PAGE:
Among the invited guests to the House blessing were: the Archdeacons of Halifax and Wakefield; the Bishop’s Chaplain; the Vicar of Leeds, Canon Chadwick, Canon Grenside, Canon H. Lowther Clarke, the Revd H. Walsham How, Viscount Halifax, and Mr T. W. Brooke. Others attending were The Revd V. S. S. Coles (Principal of Pusey House, Oxford), the Revd Canon Rawdon from Preston, the Revd E. Hoskyns (Vicar of Bolton), The Hon. Revd Arthur Lyttleton, the Revd James Seaton (Leeds Clergy School) and Father Page, Superior-General, SSJE, Cowley.
The service for the blessing of the House, written by Walter Frere CR who was Precentor, and with James, John and Gerard sung the antiphons, the rest of the brethren joining in the Psalms. The weather had been stormy and showering but fortunately the rain held off so that they were able to proceed outside from the front door to the door of the chapel that was at the rear of the house located on the ground floor where the present Superior and Secretary’s offices are. The procession was very long, 75 persons in all, but managed to follow the order of the service without a hitch.
So it was, with the ceremonies being concluded, our House was formally opened. George Longridge, John Carter, Walter Frere and Gerard Sampson had formed the Committee for taking the lease and arranging for the removal from Radley. George and Gerard did the unpacking, while Walter was responsible for the furnishing both of the house and the chapel. The altar, vestment chest and cupboards were given as gifts from the Sisters of the Community of the Holy Family.
The arrangements for the day and the blessing, which was most successful, were made by Gerard, who had been made Deputy Bursar and House-keeper for the new house. He found great help in having secured the services of Mr & Mrs Gaunt as gardener and housekeeper. When the House of the Resurrection opened, there were five brethren in residence: George Longridge, John Carter, Cyril Bickersteth, Paul Bull, and Gerard Sampson. Canon Gore, James Nash, Walter Frere and Richard Rackham were living at Westminster until 4th January 1902 when the Westminster house closed and in September ‘Hall Croft’ was purchased by the Community.
Since our move to Mirfield 125 years ago, many changes have taken place. With growth in numbers, the House of the Resurrection needed to expand its accommodation. The first addition made was the extension of the Refectory in 1905 followed by the North Wing in 1906. The first chapel had been on the ground floor of the House and in 1902 was re-located to the first floor where the current Upper Library is.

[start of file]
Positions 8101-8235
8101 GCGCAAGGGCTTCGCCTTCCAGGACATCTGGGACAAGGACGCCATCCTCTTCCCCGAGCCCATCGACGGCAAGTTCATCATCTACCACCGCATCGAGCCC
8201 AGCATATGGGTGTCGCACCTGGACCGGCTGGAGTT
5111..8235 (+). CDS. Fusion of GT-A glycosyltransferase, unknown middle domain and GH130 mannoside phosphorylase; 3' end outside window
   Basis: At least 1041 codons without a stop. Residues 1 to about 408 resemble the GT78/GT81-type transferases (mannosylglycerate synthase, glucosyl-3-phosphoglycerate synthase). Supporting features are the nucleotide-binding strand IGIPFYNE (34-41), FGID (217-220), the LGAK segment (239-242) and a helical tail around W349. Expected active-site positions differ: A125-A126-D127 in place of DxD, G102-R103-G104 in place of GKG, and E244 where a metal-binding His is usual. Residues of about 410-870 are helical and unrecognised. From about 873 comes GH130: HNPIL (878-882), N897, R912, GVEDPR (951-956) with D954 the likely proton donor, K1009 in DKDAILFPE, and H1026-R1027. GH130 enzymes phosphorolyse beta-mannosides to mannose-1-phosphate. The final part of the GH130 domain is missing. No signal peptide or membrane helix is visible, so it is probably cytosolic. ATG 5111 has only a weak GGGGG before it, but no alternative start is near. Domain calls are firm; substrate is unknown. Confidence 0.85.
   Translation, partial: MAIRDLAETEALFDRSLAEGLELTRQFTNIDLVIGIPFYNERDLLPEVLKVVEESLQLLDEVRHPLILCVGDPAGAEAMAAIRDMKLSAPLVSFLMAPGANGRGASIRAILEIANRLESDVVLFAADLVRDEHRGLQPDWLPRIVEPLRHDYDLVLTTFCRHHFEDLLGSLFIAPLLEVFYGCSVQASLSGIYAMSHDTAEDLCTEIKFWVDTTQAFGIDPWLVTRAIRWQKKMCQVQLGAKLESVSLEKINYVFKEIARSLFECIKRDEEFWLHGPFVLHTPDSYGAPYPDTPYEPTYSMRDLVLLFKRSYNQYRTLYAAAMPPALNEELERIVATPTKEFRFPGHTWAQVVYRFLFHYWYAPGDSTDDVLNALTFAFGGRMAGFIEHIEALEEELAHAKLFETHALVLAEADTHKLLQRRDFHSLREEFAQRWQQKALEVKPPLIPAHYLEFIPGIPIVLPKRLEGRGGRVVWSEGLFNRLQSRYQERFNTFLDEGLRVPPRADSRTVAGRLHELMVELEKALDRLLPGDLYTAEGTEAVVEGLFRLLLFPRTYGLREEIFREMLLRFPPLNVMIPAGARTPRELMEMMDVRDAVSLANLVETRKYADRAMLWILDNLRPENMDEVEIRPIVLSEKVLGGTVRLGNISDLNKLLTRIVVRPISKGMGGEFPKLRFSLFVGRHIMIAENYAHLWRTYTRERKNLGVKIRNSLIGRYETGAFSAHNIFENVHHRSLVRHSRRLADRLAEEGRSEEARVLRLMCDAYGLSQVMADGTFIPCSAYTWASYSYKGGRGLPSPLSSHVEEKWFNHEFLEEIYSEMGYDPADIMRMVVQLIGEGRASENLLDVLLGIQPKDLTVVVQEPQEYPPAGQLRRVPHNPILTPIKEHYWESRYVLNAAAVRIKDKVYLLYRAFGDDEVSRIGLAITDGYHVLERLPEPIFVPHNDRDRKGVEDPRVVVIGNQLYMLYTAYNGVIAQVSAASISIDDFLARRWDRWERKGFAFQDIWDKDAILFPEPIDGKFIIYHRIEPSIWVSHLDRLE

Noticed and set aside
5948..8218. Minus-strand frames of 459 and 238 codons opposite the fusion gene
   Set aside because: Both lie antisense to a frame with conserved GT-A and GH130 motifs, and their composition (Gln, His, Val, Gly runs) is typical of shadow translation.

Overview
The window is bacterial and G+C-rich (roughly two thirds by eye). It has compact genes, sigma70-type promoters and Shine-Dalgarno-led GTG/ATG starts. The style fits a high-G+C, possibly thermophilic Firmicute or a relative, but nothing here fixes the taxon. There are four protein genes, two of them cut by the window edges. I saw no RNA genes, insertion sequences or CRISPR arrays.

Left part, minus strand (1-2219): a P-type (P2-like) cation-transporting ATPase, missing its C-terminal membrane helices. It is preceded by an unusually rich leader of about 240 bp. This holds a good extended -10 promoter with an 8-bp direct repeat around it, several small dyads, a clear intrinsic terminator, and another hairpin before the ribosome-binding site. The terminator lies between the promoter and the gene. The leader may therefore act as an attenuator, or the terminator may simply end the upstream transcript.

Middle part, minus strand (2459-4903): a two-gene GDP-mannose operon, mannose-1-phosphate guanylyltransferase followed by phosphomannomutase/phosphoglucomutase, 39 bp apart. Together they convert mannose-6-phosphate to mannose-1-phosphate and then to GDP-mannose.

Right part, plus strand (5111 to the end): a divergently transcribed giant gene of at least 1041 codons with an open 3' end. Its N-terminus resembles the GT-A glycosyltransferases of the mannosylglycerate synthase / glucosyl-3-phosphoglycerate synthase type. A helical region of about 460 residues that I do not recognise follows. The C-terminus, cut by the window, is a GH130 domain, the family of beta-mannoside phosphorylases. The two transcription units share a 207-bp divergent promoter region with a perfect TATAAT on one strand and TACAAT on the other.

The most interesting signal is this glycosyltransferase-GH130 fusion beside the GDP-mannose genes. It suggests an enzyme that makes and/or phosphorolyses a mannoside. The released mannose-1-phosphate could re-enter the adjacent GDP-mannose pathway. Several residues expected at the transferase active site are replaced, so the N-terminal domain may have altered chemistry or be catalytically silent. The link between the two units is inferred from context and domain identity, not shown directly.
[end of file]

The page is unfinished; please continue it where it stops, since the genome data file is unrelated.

Building a new chapel detached from the House was phase one. The Chapel of the Resurrection built in 1912 with subsequent additions in 1914 and 1924 culminating in the final phase of the completed community church dedicated in 1938. Both laymen and clergy have been welcomed to share part of our monastic life since we established a CR presence at Mirfield in 1898, as guests and retreatants of the Community. Retreats and Quiet Days were gaining popular momentum but there was limited space for those wanting to share our life for even a short period. It became a matter of necessity that there needed to be suitable accommodation and in 1914 the Retreat House was completed. As more and more people found their way to Mirfield, an extension to include additional bedrooms, a Common Room and upper sitting room was added in 1926.
The Annexe, built at the same time as the Retreat House and partly used as a Staff House until 2013, underwent extensive refurbishment with additional guest rooms. In order to supplement income for our guest and retreat accommodation, we embarked on a new arrangement by using the Annexe as a B&B including en-suite rooms and a breakfast room. For those wanting to make a private retreat, we also converted an old Victorian coalhouse into a small Hermitage that has self-catering facilities.
In 2003, our London house closed and in 2006 our residential presence in South Africa came to an end after more than a century. The number of brethren at the Mother House over the past three decades has diminished in contrast to over fifty CR Fathers and Brothers in the early 1970s when novices were living in part of the Retreat House.
During this 125th year of CR at Mirfield, the fourteen current brethren are committed to ensure the future of our work and ministry in this place, provided we are able to raise the necessary funds for major refurbishment and renovation of our historic buildings, where others may share in our monastic life, and a home where more young men might respond to God’s call to test their vocation with us as sons of the Resurrection.
Br Steven CR is a professed member of the Community of the Resurrection, Mirfield.